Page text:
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Publication numberUS6009165 A
Publication typeGrant
Application numberUS 08/920,268
Publication dateDec 28, 1999
Filing dateAug 22, 1997
Priority dateAug 22, 1997
Fee statusLapsed
Publication number08920268, 920268, US 6009165 A, US 6009165A, US-A-6009165, US6009165 A, US6009165A
InventorsMark J. Karnowski
Original AssigneeCasio Phonemate, Inc.
Export CitationBiBTeX, EndNote, RefMan
External Links: USPTO, USPTO Assignment, Espacenet
Full duplex speakerphone system
US 6009165 A
Abstract
The improved full duplex speakerphone system replaces two A/D converters normally required in conventional speakerphone systems with a single A/D converter. This single A/D converter is a higher speed A/D converter which is multiplexed at its input. By alternately connecting the A/D converter between a microphone input circuit and a telephone line input circuit, the single higher speed A/D converter can be used to digitize both input signals. Because the A/D converter samples the data at a much higher rate and uses a digital filter to greatly reduce the impact of aliasing, very simple, low cost external filters may be used.
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Claims(34)
What is claimed is:
1. A speakerphone, comprising:
a microphone input circuit for generating a transmit audio signal;
a telephone line input circuit for processing an analog receive signal from a telephone line in;
a single analog-to-digital converter for converting the transmit audio signal and the receive signal from analog signals to digital signals; and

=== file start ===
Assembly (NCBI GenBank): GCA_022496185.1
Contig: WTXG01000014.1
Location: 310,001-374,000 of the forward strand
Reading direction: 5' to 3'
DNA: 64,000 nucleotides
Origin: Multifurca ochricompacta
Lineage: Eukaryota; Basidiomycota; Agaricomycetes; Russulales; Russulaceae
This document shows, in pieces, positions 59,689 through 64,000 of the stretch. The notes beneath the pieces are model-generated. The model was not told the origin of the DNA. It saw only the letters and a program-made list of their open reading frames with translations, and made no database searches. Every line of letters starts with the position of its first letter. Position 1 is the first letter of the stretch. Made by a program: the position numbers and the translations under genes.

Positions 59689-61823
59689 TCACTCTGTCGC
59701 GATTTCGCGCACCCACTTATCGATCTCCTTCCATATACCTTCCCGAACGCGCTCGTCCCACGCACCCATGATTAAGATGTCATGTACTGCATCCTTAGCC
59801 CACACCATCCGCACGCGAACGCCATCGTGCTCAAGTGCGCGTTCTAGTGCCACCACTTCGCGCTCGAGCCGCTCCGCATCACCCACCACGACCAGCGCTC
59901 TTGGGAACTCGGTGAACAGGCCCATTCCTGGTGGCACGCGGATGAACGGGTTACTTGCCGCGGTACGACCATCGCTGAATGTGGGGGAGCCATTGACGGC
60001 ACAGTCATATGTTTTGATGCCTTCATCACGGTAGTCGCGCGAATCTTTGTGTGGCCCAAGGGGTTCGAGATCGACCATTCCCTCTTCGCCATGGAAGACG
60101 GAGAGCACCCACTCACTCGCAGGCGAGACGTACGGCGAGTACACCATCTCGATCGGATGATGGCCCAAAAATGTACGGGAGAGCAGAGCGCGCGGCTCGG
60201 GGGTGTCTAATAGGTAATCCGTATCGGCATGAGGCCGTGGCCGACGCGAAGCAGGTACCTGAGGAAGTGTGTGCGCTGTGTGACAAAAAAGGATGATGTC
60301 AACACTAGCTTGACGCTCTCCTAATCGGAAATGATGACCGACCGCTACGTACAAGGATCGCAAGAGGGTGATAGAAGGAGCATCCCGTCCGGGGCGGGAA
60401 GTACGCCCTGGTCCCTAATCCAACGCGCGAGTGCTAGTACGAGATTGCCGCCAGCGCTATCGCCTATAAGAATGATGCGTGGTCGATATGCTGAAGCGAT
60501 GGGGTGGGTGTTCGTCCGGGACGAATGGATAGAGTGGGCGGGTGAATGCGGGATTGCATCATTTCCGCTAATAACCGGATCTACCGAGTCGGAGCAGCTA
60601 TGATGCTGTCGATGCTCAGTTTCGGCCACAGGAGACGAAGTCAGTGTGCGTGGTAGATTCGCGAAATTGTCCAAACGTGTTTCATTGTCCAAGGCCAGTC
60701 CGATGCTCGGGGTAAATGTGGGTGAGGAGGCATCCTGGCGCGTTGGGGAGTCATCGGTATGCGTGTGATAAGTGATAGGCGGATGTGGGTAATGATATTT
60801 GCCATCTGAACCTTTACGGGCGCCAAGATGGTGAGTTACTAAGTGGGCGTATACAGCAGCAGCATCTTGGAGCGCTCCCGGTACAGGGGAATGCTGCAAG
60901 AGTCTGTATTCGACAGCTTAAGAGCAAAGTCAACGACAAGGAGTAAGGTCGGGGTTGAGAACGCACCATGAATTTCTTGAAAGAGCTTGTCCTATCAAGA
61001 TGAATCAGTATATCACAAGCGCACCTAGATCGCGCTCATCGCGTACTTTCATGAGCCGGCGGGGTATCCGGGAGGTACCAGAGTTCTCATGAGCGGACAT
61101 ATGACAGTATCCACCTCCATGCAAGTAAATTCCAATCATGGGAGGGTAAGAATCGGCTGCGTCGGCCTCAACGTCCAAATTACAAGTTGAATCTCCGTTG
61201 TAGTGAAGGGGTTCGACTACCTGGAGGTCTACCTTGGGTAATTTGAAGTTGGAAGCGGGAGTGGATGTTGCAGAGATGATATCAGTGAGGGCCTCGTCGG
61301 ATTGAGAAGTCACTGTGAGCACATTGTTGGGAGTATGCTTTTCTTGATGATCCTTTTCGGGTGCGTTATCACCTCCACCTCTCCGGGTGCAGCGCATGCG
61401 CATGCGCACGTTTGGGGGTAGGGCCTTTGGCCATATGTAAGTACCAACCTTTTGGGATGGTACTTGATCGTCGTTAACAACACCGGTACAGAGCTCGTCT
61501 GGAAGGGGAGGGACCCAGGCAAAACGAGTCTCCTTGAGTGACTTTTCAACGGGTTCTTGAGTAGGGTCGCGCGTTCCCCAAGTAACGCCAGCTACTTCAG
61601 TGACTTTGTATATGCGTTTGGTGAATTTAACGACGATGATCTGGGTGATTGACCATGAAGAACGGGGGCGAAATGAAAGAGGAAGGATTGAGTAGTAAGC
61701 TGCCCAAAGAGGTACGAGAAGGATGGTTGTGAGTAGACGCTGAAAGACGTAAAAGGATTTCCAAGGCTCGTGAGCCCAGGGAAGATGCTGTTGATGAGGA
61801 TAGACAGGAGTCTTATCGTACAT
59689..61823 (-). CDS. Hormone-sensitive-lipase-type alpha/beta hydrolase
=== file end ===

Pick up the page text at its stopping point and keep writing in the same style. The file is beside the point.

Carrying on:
a switch, responsive to a control signal, for alternately coupling at least one of said microphone input circuit and said telephone line input circuit to said single analog-to-digital converter based on a sampling rate which enables said speakerphone to operate as a full duplex speakerphone.
2. A speakerphone according to claim 1, wherein said microphone input circuit comprises:
a microphone for generating a microphone audio signal;
an amplifier operatively coupled to said microphone for amplifying the microphone audio signal; and
a first filter operatively coupled to said amplifier, said first filter filtering the amplified microphone audio signal and providing the transmit audio signal.
3. A speakerphone according to claim 1, wherein said telephone line input circuit comprises:
a telephone line in input for receiving a telephone signal; and
a second filter operatively coupled to said telephone line in input, said second filter filtering the telephone signal and providing the receive signal.
4. A speakerphone according to claim 3, wherein said telephone line input circuit further comprises:
an amplifier operatively coupled to both the telephone line in input and said second filter.
5. A speakerphone according to claim 1, further comprising:
a digital signal processor operatively coupled to an output port of said analog-to-digital converter, said digital signal processor generating and providing the control signal to said switch.
6. A speakerphone according to claim 5, further comprising:
a first digital-to-analog converter operatively coupled to a first output port of said digital signal processor for converting said transmit audio signal from an analog signal to a digital signal.
7. A speakerphone according to claim 6, further comprising:
a loudspeaker filter operatively coupled to said first digital-to-analog converter for filtering the digital transmit audio signal.
8. A speakerphone according to claim 5, further comprising:
a second digital-to-analog converter operatively coupled to a second output port of said digital signal processor for converting said receive signal from an analog signal to a digital signal.
9. A speakerphone according to claim 8, further comprising:
a telephone line out filter operatively coupled to said first digital-to-analog converter for filtering the digital receive signal.
10. A speakerphone, comprising:
a microphone input circuit for generating a transmit audio signal;
a telephone line input circuit for processing an analog receive signal from a telephone line in;